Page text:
Audrey Hepburn: Hollywood Divas #02
Audrey Hepburn (born Audrey Kathleen Ruston; 4 May 1929 – 20 January 1993) was a British actress and humanitarian. Recognized as both a film and fashion icon, Hepburn was active during Hollywood’s Golden Age. She has since been ranked as the third greatest female screen legend in the history of American cinema and been placed in the International Best Dressed List Hall of Fame.
Born in Ixelles, a district of Brussels, Hepburn spent her childhood between Belgium, England and the Netherlands, including German-occupied Arnhem during the Second World War. In Amsterdam, she studied ballet with Sonia Gaskell before moving to London in 1948 to continue ballet training with Marie Rambert and perform as a chorus girl in West End musical theatre productions.
After appearing in several British films and starring in the 1951 Broadway play Gigi, Hepburn played the Academy Award-winning lead role in Roman Holiday (1953). Later performing in successful films like Sabrina (1954), The Nun’s Story (1959), Breakfast at Tiffany’s (1961), Charade (1963), My Fair Lady (1964) and Wait Until Dark (1967), Hepburn received Academy Award, Golden Globe and BAFTA nominations and accrued a Tony Award for her theatrical performance in the 1954 Broadway play Ondine. Hepburn remains one of few people who have won Academy, Emmy, Grammy, and Tony Awards.
She appeared in fewer films as her life went on, devoting much of her later life to UNICEF. Although contributing to the organization since 1954, she worked in some of the most profoundly disadvantaged communities of Africa, South America and Asia between 1988 and 1992. She was awarded the Presidential Medal of Freedom in recognition of her work as a UNICEF Goodwill Ambassador in late 1992, but a month later, aged 63, Hepburn died of appendiceal cancer at her home in Switzerland in early 1993.
Audrey Hepburn was born Audrey Kathleen Ruston on 4 May 1929 at number 48 Rue Keyenveld in Ixelles, a municipality in Brussels in Belgium. Her father, Joseph Victor Anthony Ruston (1889–1980), was born in Úžice, Bohemia to a father of British Isles and Austrian descent. Ruston had earlier been married to Cornelia Bisschop, a Dutch heiress he met in the Dutch East Indies. Although born Ruston, he later double-barreled the surname to the more “aristocratic” Hepburn-Ruston, mistakenly believing himself descended from James Hepburn, third husband of Mary, Queen of Scots.
Her mother, Baroness Ella van Heemstra (1900–1984), was a Dutch aristocrat of Frisian ancestry and the daughter of Baron Aarnoud van Heemstra, who was mayor of Arnhem from 1910 to 1920 and served as Governor of Suriname from 1921 to 1928. Ella’s mother was Elbrig Willemine Henriette, Baroness van Asbeck (1873–1939), who was a granddaughter of Dirk van Hogendorp. At age nineteen, Ella had married the knight Hendrik Gustaaf Adolf Quarles van Ufford, but they divorced in 1925. Hepburn had two half-brothers from this marriage: Jonkheer Arnoud Robert Alexander Quarles van Ufford, known as “Alex”(1920–1979) and Jonkheer Ian Edgar Bruce Quarles van Ufford, known as “Ian” (1924–2010).
Ruston and van Heemstra married in Batavia in September 1926. They moved back to Europe, to Ixelles in Belgium, where Hepburn was born in 1929. In January 1932 the family moved on to Linkebeek, a nearby Brussels municipality. Although born in Belgium, Hepburn had British citizenship through her father. Because of her mother’s family in the Netherlands and her father’s job with a British company, the family often travelled between the three countries. With her multinational background, she went on to speak fluent English, Dutch, French, Spanish and Italian. Hepburn participated in ballet by the age of 5.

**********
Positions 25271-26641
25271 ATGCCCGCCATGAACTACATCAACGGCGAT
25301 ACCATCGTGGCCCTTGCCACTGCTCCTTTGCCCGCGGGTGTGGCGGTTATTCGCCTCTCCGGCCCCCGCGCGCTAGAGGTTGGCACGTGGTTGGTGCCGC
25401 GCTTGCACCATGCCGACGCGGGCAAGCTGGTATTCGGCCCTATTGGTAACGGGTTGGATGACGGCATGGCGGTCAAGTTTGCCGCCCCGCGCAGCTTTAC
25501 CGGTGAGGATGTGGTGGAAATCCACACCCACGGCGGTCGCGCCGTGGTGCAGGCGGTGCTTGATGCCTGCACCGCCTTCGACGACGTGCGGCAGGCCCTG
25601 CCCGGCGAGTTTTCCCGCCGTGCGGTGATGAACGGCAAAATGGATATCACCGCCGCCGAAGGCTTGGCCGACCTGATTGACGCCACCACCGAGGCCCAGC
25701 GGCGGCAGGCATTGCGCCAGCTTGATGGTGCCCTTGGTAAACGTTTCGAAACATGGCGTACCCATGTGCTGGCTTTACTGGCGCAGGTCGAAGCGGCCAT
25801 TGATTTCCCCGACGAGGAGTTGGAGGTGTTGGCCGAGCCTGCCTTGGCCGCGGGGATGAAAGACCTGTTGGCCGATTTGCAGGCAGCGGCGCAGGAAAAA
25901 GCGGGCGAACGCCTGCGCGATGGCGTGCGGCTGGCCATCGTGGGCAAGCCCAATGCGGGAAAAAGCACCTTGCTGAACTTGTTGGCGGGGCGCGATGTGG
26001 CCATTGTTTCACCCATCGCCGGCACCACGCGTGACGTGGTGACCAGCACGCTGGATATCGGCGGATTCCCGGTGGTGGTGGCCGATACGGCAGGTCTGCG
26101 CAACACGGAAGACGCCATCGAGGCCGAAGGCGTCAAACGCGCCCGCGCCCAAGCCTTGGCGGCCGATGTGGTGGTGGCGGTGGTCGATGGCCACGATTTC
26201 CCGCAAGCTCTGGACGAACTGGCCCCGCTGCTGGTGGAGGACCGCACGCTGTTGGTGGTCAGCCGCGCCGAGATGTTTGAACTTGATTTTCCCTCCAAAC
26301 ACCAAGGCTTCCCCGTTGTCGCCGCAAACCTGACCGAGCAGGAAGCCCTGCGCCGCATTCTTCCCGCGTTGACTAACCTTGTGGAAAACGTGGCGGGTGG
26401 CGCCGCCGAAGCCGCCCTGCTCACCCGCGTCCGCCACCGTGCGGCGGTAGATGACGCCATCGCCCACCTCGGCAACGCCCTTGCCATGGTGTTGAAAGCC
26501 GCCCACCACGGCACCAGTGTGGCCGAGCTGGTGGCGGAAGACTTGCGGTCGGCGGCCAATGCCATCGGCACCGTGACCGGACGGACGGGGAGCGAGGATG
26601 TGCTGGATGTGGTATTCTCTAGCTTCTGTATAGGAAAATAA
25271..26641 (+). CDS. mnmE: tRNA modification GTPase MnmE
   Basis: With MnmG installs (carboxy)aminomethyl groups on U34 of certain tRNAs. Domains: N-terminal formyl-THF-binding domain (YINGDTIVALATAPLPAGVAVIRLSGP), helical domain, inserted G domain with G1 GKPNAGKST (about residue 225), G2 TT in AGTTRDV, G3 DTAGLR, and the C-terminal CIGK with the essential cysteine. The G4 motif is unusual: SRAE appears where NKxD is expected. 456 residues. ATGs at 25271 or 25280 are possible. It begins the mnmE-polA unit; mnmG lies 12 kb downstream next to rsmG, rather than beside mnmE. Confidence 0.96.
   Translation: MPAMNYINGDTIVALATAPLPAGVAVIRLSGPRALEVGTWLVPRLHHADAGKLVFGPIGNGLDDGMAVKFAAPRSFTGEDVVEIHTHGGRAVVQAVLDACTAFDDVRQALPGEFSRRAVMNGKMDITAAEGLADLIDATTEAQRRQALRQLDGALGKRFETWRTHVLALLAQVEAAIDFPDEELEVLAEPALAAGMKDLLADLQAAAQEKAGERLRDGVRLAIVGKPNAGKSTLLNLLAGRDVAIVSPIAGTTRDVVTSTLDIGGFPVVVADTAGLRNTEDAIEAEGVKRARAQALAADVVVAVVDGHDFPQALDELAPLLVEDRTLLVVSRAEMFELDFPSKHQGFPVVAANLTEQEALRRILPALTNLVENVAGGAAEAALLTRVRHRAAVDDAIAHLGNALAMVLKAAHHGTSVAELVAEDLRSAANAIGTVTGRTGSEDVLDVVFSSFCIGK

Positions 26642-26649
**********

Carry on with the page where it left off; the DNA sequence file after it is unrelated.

Hepburn’s parents were members of the British Union of Fascists in the mid-1930s, with her father becoming a true Nazi sympathizer. After her mother discovered him in bed with the nanny of her children, Hepburn’s father left the family abruptly. In the 1960s, Hepburn would finally locate him again in Dublin through the Red Cross. Although he remained emotionally detached, his daughter remained in contact and supported him financially until his death.
After Joseph had left in 1935, Ella van Heemstra took her children home to Arnhem, though her sons frequently stayed in The Hague with their father, Ella’s first husband Hendrik Gustaaf Adolf Quarles van Ufford. In 1937, Ella and young Audrey moved to Kent, where Hepburn was educated at a tiny independent girls’ school in the village of Elham, run by the sisters Rigden and then attended by about 14 children. In September 1939, Hepburn’s mother relocated her back home in Arnhem, in the belief that (as during World War I) the Netherlands would remain neutral and be spared a German attack. Whilst there, Hepburn attended the Arnhem Conservatory from 1939 to 1945 where, in addition to the standard school curriculum, she trained in ballet with Winja Marova. After the Germans invaded the Netherlands in 1940, Hepburn adopted the pseudonym Edda van Heemstra, because an “English sounding” name was considered dangerous during the German occupation. In 1942, Hepburn’s uncle Otto van Limburg Stirum (husband of mother Ella’s older sister Miesje), was executed in retaliation for a sabotage by the resistance movement, whilst Hepburn’s half-brother Ian was deported to Berlin to work in a German labor camp. Hepburn’s other half-brother Alex went into hiding to avoid the same fate. After this, Ella, Miesje, and Hepburn moved in with Baron Aarnoud van Heemstra in nearby Velp. During her wartime struggles, Hepburn suffered from malnutrition, developed acute anemia, respiratory problems, and edema. Hepburn, in a retrospective interview, commented, “I have memories. More than once I was at the station seeing trainloads of Jews being transported, seeing all these faces over the top of the wagon. I remember, very sharply, one little boy standing with his parents on the platform, very pale, very blond, wearing a coat that was much too big for him, and he stepped on to the train. I was a child observing a child.”